of Lagat, Kariuki, Wanjuri, and Colin Jones, Wales fresh-
man, combined for a time of 16:55.55, also winning the
University Division at the Kansas Relays. In that relay,
Butler outran both Kansas State University, the University
of Kansas, and the US Naval Academy to claim their victo-
To put in perspective some of the individual accomplish-
ment of the 1996 runners, head coach Fred Torneden had
this to say about Lister's new school record in the 200
"Olympic gold medalist and world record holder, Michael Johnson, opened his season at the Drake Relays with a
Tyler Dreiling gets ready to hit the ball, in a game
against Cowley County.
26 The Grizzly
Les Grahm is congratulated by Head Coach B.D. Parker as he
rounds third base after hitting a home run.
20.04 to win in Des Moines. Melvin ran ran it in 19.9 ."
TenniS. ..The Men's and Women's Grizzly Tennis teams both finished last year's season tied for fifth place in
Region VI. Three of the eight scholarship players on both teams are returning sophomores this year. They are, on the
women's team: Lacy Canifield, Misty Nicholls and Lisa Wellner, and on the men's team: Todd Thelen, Andrew Wheeler
and Chris Fry.
"I'm looking forward to and depending on the doubles matches this year," head coach Denny Jaye said.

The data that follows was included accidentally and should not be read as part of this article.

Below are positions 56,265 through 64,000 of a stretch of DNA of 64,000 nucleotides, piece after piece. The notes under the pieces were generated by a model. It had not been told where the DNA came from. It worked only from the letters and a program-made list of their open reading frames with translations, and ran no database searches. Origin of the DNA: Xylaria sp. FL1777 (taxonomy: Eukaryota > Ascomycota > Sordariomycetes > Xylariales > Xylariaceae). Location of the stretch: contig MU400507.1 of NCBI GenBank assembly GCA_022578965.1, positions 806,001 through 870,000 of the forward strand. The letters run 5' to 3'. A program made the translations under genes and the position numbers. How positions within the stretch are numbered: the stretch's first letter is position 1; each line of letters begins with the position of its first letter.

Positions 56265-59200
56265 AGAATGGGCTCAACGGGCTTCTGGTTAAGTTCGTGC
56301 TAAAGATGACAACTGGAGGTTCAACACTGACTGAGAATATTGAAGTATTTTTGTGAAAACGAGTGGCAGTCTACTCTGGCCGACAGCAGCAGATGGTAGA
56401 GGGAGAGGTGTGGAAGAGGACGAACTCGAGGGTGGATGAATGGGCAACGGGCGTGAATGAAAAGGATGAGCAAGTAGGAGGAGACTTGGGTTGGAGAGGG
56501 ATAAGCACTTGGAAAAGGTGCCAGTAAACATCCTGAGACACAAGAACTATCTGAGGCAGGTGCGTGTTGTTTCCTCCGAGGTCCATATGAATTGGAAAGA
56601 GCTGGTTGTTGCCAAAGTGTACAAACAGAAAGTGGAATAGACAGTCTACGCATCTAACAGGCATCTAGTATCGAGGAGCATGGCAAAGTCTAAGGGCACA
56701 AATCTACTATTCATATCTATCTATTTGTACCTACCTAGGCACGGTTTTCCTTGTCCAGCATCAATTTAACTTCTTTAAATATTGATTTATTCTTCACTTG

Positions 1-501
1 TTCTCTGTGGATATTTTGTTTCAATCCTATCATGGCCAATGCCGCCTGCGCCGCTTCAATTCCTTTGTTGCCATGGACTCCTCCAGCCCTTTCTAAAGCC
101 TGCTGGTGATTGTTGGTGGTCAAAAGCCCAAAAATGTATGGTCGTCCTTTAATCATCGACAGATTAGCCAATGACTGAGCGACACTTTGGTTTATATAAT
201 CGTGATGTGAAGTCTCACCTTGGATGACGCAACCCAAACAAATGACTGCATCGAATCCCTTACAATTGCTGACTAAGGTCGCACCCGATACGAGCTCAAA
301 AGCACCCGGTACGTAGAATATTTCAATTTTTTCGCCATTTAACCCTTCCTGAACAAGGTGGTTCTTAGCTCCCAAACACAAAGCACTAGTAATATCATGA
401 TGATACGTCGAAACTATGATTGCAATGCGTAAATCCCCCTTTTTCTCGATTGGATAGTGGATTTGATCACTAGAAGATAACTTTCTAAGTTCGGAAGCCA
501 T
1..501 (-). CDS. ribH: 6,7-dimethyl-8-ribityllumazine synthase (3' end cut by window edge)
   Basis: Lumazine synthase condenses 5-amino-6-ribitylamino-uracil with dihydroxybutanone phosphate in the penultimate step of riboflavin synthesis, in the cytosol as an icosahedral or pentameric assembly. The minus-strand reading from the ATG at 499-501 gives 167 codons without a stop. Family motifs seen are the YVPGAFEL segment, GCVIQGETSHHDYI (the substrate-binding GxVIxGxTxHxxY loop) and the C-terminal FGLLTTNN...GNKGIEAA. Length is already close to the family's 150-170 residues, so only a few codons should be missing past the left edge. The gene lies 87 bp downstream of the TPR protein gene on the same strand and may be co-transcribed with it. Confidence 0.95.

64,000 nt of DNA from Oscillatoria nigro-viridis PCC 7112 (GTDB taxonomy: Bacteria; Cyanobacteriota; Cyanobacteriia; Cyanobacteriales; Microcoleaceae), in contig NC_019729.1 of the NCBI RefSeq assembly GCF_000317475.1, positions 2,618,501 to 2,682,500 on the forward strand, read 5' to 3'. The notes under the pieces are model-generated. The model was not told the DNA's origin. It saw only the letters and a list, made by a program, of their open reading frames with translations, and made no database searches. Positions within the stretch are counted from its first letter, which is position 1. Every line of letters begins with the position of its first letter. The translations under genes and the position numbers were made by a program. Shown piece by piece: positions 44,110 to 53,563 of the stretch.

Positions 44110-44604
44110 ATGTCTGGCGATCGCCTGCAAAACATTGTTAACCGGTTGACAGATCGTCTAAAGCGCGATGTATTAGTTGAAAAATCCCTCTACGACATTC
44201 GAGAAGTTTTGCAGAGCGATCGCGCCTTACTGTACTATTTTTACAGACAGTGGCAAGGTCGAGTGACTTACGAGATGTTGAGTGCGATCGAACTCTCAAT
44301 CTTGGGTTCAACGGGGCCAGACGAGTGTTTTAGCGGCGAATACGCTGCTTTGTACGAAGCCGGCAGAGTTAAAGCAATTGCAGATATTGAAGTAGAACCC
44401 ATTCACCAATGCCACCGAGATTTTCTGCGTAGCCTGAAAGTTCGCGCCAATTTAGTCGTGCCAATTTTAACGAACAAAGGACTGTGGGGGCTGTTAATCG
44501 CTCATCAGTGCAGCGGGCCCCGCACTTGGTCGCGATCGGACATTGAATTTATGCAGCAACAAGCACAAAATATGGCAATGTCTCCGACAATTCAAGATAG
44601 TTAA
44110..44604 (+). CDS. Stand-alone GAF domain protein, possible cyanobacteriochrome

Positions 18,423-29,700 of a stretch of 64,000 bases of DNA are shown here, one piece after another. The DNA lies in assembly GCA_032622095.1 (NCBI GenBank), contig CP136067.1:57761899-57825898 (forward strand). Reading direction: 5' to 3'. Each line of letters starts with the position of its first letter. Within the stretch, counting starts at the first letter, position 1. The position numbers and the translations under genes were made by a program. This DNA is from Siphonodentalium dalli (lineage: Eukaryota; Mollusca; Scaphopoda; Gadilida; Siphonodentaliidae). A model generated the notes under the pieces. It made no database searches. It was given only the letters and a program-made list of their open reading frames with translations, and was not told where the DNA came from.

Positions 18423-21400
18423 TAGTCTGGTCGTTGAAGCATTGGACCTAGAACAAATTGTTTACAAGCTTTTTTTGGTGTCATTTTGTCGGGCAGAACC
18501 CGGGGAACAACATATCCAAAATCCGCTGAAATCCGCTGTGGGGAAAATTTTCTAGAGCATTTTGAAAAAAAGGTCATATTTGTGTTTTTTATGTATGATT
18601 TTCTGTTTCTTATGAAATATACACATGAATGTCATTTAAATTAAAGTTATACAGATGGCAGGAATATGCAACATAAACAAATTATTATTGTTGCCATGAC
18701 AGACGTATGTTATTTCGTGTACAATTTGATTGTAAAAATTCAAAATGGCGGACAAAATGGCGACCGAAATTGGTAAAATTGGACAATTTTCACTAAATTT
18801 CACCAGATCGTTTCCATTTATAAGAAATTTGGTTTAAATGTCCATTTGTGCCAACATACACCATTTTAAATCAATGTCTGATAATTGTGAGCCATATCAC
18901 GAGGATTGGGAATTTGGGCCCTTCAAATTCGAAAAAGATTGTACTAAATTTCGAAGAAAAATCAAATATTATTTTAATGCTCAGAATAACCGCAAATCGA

Thelen and freshman Jason Ast make up the number one doubles team, while Wheller and freshman Allen Ledbetter
make up the number two doubles team for the men. Nicholls and Canfield make up the women's number one doubles
team, while freshmen Tricia Peterson and Michell Gies complete the women's number two doubles team.
"The spring should be good this year the teams been making good progress and already looks better than some of the
teams in the past at this point in the year," Jaye said.
Stories and photos by Justin Hayworth
The Grizzly 27
It was standing room
only in the gym on
May 19 as 417 students
gathered to receive
their associate's degree.
After all was said and
done, 205 received
science degrees, 120 in
art, 65 in applied
sciences and 27 in
was a reception in
front of the 600
Building where family
and friends extended
congratulations to their
30 TJnie Grizzly
Photos by Justin Hayworth, John Morris, and Mike Shepherd
Comliig next Issroie
Read about Butler
and body piercing.